Would Your Friends Pass the Friendship Test?
Mamta Gautam, MD
Your Health Could be Dramatically Improved
If you have good friendships, chances are you will be healthier. A significant body of scientific research supports the health benefits of friendships.
People who have a supportive network of family and friends have less incidence of cardiac disease, as well as lower blood pressure and heart rate, according to studies conducted at the University of Chicago and the University of California at Irvine.
Social ties are even associated with a lower likelihood of premature death, based on the findings of a Yale University researcher who followed the death rate of 10,000 older adults over a five-year period. This could be because people who have social ties typically feel supported, cared for and valued. They tend to believe that their lives have more meaning, and choose to make the effort to remain healthy.
Friends also help us cope. A landmark study at the University of California at Los Angeles showed that women respond to stress by "tending and befriending." When females experience stress, a cascade of chemicals is released within their bodies, including the hormones oxytocin and estrogen - both of which compel women to bond. The increased oxytocin level suppresses the hormone cortisol, resulting in lower levels of anxiety and a sense of calm.
Friendships between women usually are based on a feeling of emotional closeness and attachment. Most women welcome the opportunity to share feelings, thoughts and experiences and devote a great deal of time and energy to such relationships.
Friendships between men are typically quite different. A great deal of research on male friendship focuses on what are known as "activity friends"-those with whom men play sports, watch television or have a drink ... "convenience friends" with whom favors can be exchanged ... and "mentor friends" in which one man who has more experience and skills helps out another. In general, men's friendships focus less on communication and more on activities and companionship.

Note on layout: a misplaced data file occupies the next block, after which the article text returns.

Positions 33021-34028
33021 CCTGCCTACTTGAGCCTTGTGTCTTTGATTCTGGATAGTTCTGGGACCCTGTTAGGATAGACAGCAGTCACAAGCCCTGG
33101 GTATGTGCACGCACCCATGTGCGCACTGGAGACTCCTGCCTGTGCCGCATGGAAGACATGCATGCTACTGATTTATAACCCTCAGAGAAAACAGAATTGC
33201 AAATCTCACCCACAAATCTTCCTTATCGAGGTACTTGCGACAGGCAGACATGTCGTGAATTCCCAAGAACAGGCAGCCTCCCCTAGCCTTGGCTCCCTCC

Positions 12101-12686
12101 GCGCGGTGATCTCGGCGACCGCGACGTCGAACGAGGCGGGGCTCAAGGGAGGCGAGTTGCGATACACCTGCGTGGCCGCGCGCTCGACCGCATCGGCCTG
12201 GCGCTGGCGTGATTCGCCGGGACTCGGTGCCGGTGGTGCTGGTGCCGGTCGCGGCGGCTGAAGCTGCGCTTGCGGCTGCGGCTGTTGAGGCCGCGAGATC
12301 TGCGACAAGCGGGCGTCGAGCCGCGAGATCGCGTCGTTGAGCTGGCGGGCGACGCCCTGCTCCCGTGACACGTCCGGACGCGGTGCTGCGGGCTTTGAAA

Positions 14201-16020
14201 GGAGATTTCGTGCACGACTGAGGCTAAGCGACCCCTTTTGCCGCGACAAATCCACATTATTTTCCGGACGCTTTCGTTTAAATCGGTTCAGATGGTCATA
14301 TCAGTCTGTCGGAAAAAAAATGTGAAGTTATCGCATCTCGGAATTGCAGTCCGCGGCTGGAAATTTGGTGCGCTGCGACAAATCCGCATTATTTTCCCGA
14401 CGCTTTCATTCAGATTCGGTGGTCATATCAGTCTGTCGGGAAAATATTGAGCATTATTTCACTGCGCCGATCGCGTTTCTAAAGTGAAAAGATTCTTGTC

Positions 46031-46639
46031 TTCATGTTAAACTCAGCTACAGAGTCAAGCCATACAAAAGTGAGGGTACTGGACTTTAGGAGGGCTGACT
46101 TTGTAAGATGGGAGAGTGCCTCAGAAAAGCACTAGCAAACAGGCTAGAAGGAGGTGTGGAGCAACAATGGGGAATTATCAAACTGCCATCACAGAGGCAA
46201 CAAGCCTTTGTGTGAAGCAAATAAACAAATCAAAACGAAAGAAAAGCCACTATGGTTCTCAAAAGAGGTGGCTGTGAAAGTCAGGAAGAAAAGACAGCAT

Being friends during good times is easy. What happens when there is a falling out? While it can be hard to express negative feelings of hurt or disappointment, that is exactly what we need to do. At times, we allow a friend to drift away rather than risk experiencing any conflict. A good friendship is worth the energy and risk. It takes faith to realize that a conflict is not going to break a friendship, and may actually strengthen it.
WHAT MAKES A GOOD FRIEND? Relationship experts Drs. Les and Leslie Parrott of the Center for Relationship Development at Seattle Pacific University have created a list of traits to look for in enduring friendships.
A good friend is someone who...
1. Makes time. Whether you're in the midst of a crisis or slogging through the mundane, a friend will have time for you.
2. Keeps a secret. Trust allows you to feel emotionally safe, share feelings and explore and understand what may be bothering you.
3. Cares deeply. The ability to enter your world and feel your pain is a cornerstone of friendship.
4. Provides space. Friends will give you time alone and are there when you need them.
5. Speaks the truth. This person asks the questions you want to ignore and helps you face reality.
6. Forgives faults. Everyone has faults. A friend knows you and likes you anyway!
7. Remains faithful. You will not be deserted during bad times.
8. Laughs easily. We all enjoy the company of people who share our sense of humor.
9. Celebrates your success. Ideally, there's no jealousy, resentment or destructive competition between friends.
10. Connects strongly. Whether it's bridge, books or real estate, friends share common interests.
It's more productive to work on being a good friend, rather than to look for a good friend. Legendary self-improvement expert Dale Carnegie advised that people can make more friends in two months by simply becoming interested in other people than they can make in two years by trying to get people interested in them.
To be a good friend: Think of someone who means a lot to you, and show that person you care by contacting him/her. Schedule regular activities together, such as golf games, bike rides or lunch. If the person does not live close by, plan to meet soon, and stay connected via regular phone calls or E-mails.
Once you initiate contact, use the "Tarzan Rule"-just as Tarzan never lets go of one vine unless he's got another one at hand, do not end a contact with your friend without booking one more. Your friends may very well help keep you healthy-even keep you alive.